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In the past, I've know people to type up all their family recipes in microsoft word. The problem later is formatting them. If they decide they want headlines to be a different font, it's a pain to change them all (I know there's ways to select text with similar formatting, but this isn't always useful).

Whenever I've typed things, I've always got the data before I take care of presentation.

I've got a friend who wants to self-publish a recipe book (just for her family, not the world). There's sites like lulu.com that allow you to use (I think) a pdf format in the end to upload and be made into a book. But before getting it into a pdf format, what's a good way to get the "data" together?

Or, am I thinking about this the wrong way?

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4 Answers 4

When writing a book, no matter which one, there's one tool that is there to rule them all: LaTeX.

Most technical books are written in LaTeX, this gives the publisher the possibility of changing layout, like font, page design etc. At the same time, the document has a certain introjection, It knows about paragraphs, about sections, etc, deciding what text goes at what pages, is something that's done in the design process, and should be left for later. LaTeX can generate its own index, its own glossary and the like (that's what I mean with introjection).

You can handle huge amounts of data, and you do all typing with a normal text editor (preferably with syntax highlighting) if you want a 5mm space between one line and the other: \vspace{5mm} and it'll be exactly 5mm.

You could easily put each recipe in one file and assemble them together in another one, that includes all the other, with layout information and settings.

I myself use LaTeX for larger texts, I have a header file that does all the settings for me, and the actual content goes in a separate file, that contains not much more that the text itself, then I do just a pdflatex mydoc.tex and voilà, I've got a nice PDF with my report or whatever.

[edit] I forgot to mention, that using LaTeX under Windows is just as easy as under other operating systems. Once you get used to it, you find using things like Word cumbersome, slow, and uncomfortable.

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Well, I see nothing wrong with Word and its format. Just make some organization when you're typing them in - one recipe per page; the title is always in one style (consistent), the text in another.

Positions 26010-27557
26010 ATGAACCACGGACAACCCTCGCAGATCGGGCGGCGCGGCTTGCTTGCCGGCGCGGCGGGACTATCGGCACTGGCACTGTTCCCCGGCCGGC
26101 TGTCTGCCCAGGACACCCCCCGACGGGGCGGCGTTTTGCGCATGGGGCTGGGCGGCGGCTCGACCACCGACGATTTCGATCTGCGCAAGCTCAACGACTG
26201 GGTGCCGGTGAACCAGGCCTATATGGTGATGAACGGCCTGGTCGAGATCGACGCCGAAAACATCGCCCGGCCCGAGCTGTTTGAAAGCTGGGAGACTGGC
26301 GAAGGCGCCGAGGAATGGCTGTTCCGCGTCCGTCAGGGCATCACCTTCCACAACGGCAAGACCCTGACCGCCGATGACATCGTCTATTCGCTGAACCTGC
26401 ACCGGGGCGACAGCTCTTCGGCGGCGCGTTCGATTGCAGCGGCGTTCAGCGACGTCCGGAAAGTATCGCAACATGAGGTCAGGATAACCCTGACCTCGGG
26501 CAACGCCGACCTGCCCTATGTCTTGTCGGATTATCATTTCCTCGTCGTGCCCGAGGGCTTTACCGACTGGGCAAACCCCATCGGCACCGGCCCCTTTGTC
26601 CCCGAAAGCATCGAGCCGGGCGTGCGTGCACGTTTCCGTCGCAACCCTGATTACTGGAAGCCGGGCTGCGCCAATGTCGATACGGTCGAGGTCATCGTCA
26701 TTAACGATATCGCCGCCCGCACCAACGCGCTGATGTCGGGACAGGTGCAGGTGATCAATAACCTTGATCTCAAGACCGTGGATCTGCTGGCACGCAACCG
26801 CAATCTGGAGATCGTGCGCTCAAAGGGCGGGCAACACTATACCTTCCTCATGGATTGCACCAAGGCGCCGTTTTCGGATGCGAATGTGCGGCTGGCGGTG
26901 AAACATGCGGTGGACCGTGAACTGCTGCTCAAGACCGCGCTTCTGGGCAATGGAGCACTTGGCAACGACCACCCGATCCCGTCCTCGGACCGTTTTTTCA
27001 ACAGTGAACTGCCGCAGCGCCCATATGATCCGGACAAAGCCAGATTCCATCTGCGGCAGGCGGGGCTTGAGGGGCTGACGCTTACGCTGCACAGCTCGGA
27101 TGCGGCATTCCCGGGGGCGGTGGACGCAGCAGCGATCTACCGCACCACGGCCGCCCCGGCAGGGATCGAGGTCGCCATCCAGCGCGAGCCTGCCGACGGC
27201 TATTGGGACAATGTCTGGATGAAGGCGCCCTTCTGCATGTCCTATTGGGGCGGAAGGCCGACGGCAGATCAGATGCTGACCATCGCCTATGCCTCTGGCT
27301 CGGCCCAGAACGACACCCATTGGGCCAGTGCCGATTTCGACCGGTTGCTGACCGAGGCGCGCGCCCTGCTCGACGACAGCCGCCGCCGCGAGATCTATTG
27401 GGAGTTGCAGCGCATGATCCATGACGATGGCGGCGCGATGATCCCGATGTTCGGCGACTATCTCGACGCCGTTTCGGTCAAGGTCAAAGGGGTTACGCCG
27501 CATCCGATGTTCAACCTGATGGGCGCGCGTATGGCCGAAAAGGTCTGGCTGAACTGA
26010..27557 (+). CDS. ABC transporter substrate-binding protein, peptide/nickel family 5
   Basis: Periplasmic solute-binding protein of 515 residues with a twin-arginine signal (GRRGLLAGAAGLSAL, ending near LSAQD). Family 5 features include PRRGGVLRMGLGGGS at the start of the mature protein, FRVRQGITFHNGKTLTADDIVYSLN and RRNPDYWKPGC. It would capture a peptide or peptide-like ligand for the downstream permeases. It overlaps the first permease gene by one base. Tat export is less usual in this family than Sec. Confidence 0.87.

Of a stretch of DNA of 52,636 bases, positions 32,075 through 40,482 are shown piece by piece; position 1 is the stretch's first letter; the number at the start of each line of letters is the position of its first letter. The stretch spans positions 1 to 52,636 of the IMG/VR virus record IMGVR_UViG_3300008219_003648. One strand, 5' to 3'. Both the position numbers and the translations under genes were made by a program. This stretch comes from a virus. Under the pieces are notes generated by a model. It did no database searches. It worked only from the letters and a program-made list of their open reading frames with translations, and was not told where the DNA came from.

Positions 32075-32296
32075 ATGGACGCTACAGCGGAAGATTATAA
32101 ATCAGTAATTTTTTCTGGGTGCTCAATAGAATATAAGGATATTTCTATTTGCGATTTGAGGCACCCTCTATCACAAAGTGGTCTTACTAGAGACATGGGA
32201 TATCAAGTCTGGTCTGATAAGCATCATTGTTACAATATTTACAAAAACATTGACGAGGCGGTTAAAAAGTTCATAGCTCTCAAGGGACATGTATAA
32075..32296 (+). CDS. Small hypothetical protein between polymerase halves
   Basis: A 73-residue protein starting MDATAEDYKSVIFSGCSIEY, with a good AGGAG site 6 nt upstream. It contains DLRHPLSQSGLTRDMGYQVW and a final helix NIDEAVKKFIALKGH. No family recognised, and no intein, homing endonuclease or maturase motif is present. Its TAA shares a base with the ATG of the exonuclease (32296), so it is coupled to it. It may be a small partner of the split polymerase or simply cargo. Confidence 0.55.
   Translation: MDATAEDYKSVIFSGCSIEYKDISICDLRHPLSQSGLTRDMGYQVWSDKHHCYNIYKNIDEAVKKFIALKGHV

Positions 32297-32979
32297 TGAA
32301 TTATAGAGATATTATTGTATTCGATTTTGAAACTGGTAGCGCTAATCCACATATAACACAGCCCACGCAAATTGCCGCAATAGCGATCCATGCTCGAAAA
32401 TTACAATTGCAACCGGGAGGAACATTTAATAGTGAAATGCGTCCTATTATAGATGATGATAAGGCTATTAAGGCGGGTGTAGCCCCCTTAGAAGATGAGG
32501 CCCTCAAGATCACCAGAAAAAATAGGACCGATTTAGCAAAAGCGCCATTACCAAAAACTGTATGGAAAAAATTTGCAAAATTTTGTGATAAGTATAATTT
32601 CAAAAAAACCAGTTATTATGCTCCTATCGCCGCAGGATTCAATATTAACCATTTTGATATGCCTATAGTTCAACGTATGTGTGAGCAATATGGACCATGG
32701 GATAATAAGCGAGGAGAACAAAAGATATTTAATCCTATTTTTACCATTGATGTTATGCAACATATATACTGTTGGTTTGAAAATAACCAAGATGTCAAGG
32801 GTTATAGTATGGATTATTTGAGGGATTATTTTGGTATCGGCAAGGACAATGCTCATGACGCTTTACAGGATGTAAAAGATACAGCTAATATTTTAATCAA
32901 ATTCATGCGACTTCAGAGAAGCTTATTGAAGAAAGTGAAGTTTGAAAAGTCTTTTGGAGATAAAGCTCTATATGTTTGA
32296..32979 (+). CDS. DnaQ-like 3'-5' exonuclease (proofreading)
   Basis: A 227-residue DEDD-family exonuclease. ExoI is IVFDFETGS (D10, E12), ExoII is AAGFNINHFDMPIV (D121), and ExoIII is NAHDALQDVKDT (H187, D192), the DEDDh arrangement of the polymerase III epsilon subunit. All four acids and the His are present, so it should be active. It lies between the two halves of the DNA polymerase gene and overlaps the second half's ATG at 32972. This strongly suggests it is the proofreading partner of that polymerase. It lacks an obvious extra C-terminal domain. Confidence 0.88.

That way, when you wish to change all the titles you just modify the style, and all of them (titles) will be changed.

Find a nice cover (something tasty ;-), a table of contents (which you can autogenerate) and put page numbers on pages. Voila - almost a book.

Apart from that approach, there are also specialized editors for recipes specifically - for example, EasyRecipe is a nice one (although there are probably others as well).

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This is what I'd like to do,

  1. Collect data in a TiddlyWiki
  2. Format a fresh TiddlyWiki mostly with table markups like Michael does at his CookingForEngineers site.
    Here is a sample recipe card for Macaroni and Cheese Bake by Michael Chu

I like the neat and organized form of that recipe card.

It would be fun to zip the TiddlyWiki file and gift it to someone;
they can open the wiki in their favorite browser and platform -- no other tools required!

What is more -- family recipe books are never completely written,
there is always new recipes, modifications and extensions -- perfectly managed with a wiki.

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I have a different solution, that came to my mind, and that I use myself:

Use a small Wiki. Personally, I use DokuWiki. I can access this from everywhere, and you can easily design each page, etc. What's also nice, it has a PDF creator as plugin. So you can download every page as PDF, which is great for printing or sending it to someone.

I use my Wiki even for shopping lists. When I have a larger order, or when I'm doing an order with someone else, to save shipping costs, I just add another page with a table and all the parts I need go in there.

The great thing about DokuWiki is, it doesn't use databases. Instead, it stores everything into text files.

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